The remainder of the night was spent ordering my gear and mentally rehearsing my steps for the next morning. I crawled warm, dry, and calm into my sleeping bag and listened to sled dogs barking in the distance. 

30-Minute Gold Strike

Ice fishing BWCA Newfound Lake walleyeOvernight temperatures seemed to hold around 20 degrees, as expected. Unzipping the bag and getting dressed at 6 a.m. was surprisingly easy. I was eager to get back to my fishing spot, which I believed to be good despite a somewhat disappointing show the night before. 

To no surprise, the walleyes were in much the same mood. Unenthusiastic visitors to my lures continued to frustrate. Still, I kept at it. 

My tip-up had five hits without a hookup, so it seemed I needed to change….something. I gave it a different hook type, re-baited, and re-set. In the same spirit, I also swapped my lure for an Al’s Goldfish Living Lure in perch color. That’s when the magic happened. 

The next fish to approach my jig came fast and gulped it without hesitation. It was a 16-inch walleye that I happily tossed on the ice next to my sled. Minutes later, the tip-up flag went up again as another red mark approached my lure. The attempted thief turned out to be an 18-inch walleye which apparently had no qualms about swallowing a whole minnow. A little while later, a 10-incher showed similar enthusiasm while other fish made moves on my jigging spoon. 

Ice fishing walleye BWCA Newfound LakeThat change in activity was clear and concise, lasting just half an hour or so. Of course, I’d hoped that kind of action would have been the norm rather than the exception. All the same, I felt my goal of finding good walleye fishing in the BWCA had been met. 

After a late breakfast feast, I loaded the sled in order to spend the rest of the day out and about. I began by exploring Found Lake, which turned up nothing. I then returned to Newfound in order to circle through the main basin, attempting to entice tullibees and/or lake whitefish, then hopefully to locate and fish an underwater point in the last couple hours of the day.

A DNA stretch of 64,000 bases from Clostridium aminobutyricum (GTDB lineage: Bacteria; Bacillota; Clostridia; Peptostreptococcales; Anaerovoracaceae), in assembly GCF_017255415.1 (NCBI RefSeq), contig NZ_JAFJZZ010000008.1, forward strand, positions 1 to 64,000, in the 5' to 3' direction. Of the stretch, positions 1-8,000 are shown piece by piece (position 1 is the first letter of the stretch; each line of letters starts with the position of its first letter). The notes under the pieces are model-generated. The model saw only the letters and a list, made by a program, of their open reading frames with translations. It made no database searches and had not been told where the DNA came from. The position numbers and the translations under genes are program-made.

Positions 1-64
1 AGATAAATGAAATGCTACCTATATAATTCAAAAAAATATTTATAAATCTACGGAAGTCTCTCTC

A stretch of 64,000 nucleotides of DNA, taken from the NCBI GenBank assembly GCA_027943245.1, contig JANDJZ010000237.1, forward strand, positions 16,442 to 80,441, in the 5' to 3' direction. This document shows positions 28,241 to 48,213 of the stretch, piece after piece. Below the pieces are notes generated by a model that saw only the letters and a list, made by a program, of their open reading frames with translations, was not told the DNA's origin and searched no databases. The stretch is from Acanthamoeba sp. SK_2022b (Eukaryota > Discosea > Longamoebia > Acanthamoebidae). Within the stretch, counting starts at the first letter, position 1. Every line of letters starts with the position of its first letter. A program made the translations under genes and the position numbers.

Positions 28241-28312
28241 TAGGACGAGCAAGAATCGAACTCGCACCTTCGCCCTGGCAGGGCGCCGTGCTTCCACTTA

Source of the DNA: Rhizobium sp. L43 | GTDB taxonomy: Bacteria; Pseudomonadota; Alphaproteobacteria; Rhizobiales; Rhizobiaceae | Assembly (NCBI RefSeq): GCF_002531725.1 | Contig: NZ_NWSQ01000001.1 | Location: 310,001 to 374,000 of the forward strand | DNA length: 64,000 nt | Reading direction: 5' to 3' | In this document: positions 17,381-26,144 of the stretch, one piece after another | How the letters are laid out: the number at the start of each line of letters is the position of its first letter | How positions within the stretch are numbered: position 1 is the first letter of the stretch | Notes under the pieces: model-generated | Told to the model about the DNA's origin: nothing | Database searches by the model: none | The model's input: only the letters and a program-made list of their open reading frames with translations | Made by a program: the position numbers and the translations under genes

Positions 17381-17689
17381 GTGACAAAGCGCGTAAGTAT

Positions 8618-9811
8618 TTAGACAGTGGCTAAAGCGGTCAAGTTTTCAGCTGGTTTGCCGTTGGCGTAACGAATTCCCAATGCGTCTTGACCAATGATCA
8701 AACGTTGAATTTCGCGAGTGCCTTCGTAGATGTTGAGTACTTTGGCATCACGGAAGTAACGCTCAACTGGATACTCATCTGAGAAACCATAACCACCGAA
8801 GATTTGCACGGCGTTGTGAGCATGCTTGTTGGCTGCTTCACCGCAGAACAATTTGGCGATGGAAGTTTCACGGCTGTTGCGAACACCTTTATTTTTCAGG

I found the tullibees immediately in 36 feet of water. Let’s just say they weren’t hungry. 

The next hole, which should have been deeper, was actually 32 feet deep. Intrigued, I drilled six holes in a circle surrounding that one. It was clear I’d found a hump that was unmarked on the map. About an hour and a dozen holes later, the hump was explored and the decision was made to concentrate the rest of the day’s efforts there. 

At one point a young fellow on skis came off the trail to Found Lake and glided over to chat me up. He urged me to try Found for the morning brook trout bite. I was already considering it, but the picture he showed me of a recent catch there sealed the deal. He stayed just long enough to witness me catch my only fish on that spot: a “hammer handle” pike on the tip-up. 

He was unimpressed, of course, and casually mentioned how that hump was a “big pike” spot before leaving. I wished he had witnessed something closer to the previous night’s catch instead. That nearly came true, as a little while later another fat red mark with rippling green tail approached my little spoon. It bit, I set the hook, it made a couple massive head shakes, then the line went slack. 

Yep, I lost my Goldfish. You can’t win them all. 

The clouds cleared out and let the warmth of the day escape. Frost grew quickly on every surface. I made soup (without tullibee to add, sadly), chawed on some jerky, and stared into the fire a while before calling it a night. It was clearly going to be colder, but I was unconcerned. Perhaps I should have been. 

Trouty Triumph

I awoke to drops of condensation splashing my face.